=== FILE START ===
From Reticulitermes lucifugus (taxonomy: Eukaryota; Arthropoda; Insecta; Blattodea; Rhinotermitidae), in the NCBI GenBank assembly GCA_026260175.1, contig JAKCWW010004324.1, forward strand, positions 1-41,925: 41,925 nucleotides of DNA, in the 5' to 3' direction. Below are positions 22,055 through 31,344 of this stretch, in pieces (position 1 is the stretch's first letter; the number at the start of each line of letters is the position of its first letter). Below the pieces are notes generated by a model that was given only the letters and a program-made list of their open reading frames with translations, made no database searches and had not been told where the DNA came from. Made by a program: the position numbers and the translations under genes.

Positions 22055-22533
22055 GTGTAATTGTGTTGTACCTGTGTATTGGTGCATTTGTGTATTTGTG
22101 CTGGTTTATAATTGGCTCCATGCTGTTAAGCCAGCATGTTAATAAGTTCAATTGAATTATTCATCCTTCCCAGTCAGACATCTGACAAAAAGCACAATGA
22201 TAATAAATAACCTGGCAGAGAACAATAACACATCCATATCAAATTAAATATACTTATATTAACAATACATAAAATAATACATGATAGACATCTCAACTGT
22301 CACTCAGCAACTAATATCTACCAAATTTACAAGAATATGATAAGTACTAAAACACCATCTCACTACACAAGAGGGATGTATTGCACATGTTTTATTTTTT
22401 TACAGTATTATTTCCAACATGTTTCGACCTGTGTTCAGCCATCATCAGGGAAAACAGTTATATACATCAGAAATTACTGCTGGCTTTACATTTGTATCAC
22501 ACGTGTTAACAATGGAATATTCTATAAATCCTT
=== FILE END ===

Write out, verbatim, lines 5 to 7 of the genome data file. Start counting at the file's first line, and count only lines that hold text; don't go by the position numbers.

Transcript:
22201 TAATAAATAACCTGGCAGAGAACAATAACACATCCATATCAAATTAAATATACTTATATTAACAATACATAAAATAATACATGATAGACATCTCAACTGT
22301 CACTCAGCAACTAATATCTACCAAATTTACAAGAATATGATAAGTACTAAAACACCATCTCACTACACAAGAGGGATGTATTGCACATGTTTTATTTTTT
22401 TACAGTATTATTTCCAACATGTTTCGACCTGTGTTCAGCCATCATCAGGGAAAACAGTTATATACATCAGAAATTACTGCTGGCTTTACATTTGTATCAC